Now don't get me wrong, I am a big fan of Sam Raimi (especially his DarkMan), but this movie didn't seem to cut it. I think a good, quality horror movie must always begin with a lot of charactor developement, in which the audience can relate to the "victims". This way, when trouble arrives, the siduation becomes more believable. This was not so in Evil Dead. The movie almost emmediately started with a set of eery twitches and sequences, as if Sam Raimi wanted just to skip the "borring stuff" and jump right into the "scary stuff". This was a very bad move, but at least the charactors weren't bad actors. As a matter of fact, I thought the acting was unusually good. But lets just forget about the sentimental part, any true horror fan will just focus mainly on the gore factors. In this case, Evil Dead is a masterpiece of horrific disfigurement and unconcerned cannibalism. Its not a non-stop blood-fest, but when the heat is up, the fire starts burning. There's even a very creepy and distastefully sexual encounter with a monster tree, but lets not get into that. My main point is, that Evil Dead can only be reveled at, not experienced. The storyline is so choppy that tension development will rarely occur. If you're looking for a good time, buy the sequal: Evil Dead 2; if you're looking for a scare, go to a haunted house or something, cause this one won't delivere the goods. I'd buy it for the special effects though; its cheap, but very explicit. I give this movie credit strictly based on its ability to deliver massive amounts of gore, not its emotional effectiveness.
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on May 23, 1999
The Evil Dead is a rather poor film if you look at its story. Five college students named Ash (Bruce Campbell), his sister Cheryl, his girlfriend Linda, his best friend Scotty, and Scotty's girlfriend Shelly go to a cabin in the woods and discover a book called the Necronomicon, translated the Book of the Dead. They play a tape recorder with chants from the Necronomicon and an evil call the evil dead is awakened in the woods and begins to possess the students one by one. While this plot idea would seem rather creepy(some scenes certainly were)it took over thirty minutes for the suspense to begin and for a film 85 minutes long that's almost half the film gone. Not to mention the plot is too much like The Exorcist, The Shining, and The Haunting. It doesn't perfect anything of that genre. This film is actually more of an excuse to show off Sam Raimi's directorial talent, which he has plenty of. He's a truly stylish director and one of the best in the horror genre(I consider George Romero the best). The blood and gore in The Evil Dead is more than abundant. I would say this is number six in the goriest and bloodiest movies department with Dead Alive being the obvious first. I don't really think gore is needed in horror films but it seems that was all this film could show. Want examples? A girl is stabbed by a pencil, another girl is totally dismembered by an ax, the house literally bleeds, etc, etc. There were some suspenseful scenes but there were also some plot holes. For example: Cheryl was raped by a tree yet when she ran back to the cabin it was quite obvious her underwear was still on yet she became possessed. Chery stabbed Linda with a pencil and Linda became possessed. That's pretty confusing, by a pencil? Later on, Ash is cut pretty badly by Linda's fingernails but he's never possessed. (at least not until Evil Dead 2 but what took so long?) Overall, not a bad film but not as good as so many fans cut it out to be. My favorite film in this series is Army of Darkness. What is cool about the Evil Dead series is that each is of a different genre that can appeal to different fans. The Evil Dead is a very gory gross out horror film that will please die-hard horror fans, Evil Dead 2 is a horror-comedy, and Army of Darkness will attract those who love comedy, action, adventure, fantasy, and special effects.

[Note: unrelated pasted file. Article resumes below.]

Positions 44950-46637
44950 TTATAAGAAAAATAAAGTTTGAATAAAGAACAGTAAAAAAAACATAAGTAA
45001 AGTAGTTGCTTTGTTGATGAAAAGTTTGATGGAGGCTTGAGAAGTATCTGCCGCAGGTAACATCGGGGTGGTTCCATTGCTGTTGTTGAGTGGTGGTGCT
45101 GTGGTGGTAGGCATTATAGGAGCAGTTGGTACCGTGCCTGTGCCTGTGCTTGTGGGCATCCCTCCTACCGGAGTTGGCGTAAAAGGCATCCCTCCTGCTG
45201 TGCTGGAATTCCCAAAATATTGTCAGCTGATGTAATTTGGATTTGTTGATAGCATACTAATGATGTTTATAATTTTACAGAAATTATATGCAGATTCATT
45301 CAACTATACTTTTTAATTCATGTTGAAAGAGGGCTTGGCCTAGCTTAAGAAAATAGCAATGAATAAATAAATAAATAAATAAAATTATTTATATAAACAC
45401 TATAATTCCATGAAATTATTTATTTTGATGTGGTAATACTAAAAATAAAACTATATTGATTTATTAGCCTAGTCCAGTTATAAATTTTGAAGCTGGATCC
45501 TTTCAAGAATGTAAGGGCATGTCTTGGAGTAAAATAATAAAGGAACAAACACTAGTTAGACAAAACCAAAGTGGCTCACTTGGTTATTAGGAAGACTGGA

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on November 29, 2001
Possibly the most unscary horror film ever made Sam Raimi makes rubbish horror films an art form.The lowest of the low budget, the most obvious shocks, seriously (...) acting and unbelievably bad dialogue brings together a terrific and entertaining film.
Bruce cambell heads the lame cast as Ash, a geeky sensible college student who thinks it would be a good idea to take his girlfriend and a few mates to an isolated cabin. Huge mistake! not only is his girlfriend too fridged to have sex with him but there are crazed demons on the loose. (...) The kids one by one play host to the evil dead which causes for some seriously repetative play dead gags and everyones favourite "it's ok i'm back to normall now" jokes.
(...) It's horror at it's most gruesome and predictable with Bruce Cambell's facial expressions and stupid girls falling over lots when being chased that bring together a great cult horror film that you have to love in an evil undead kind of way.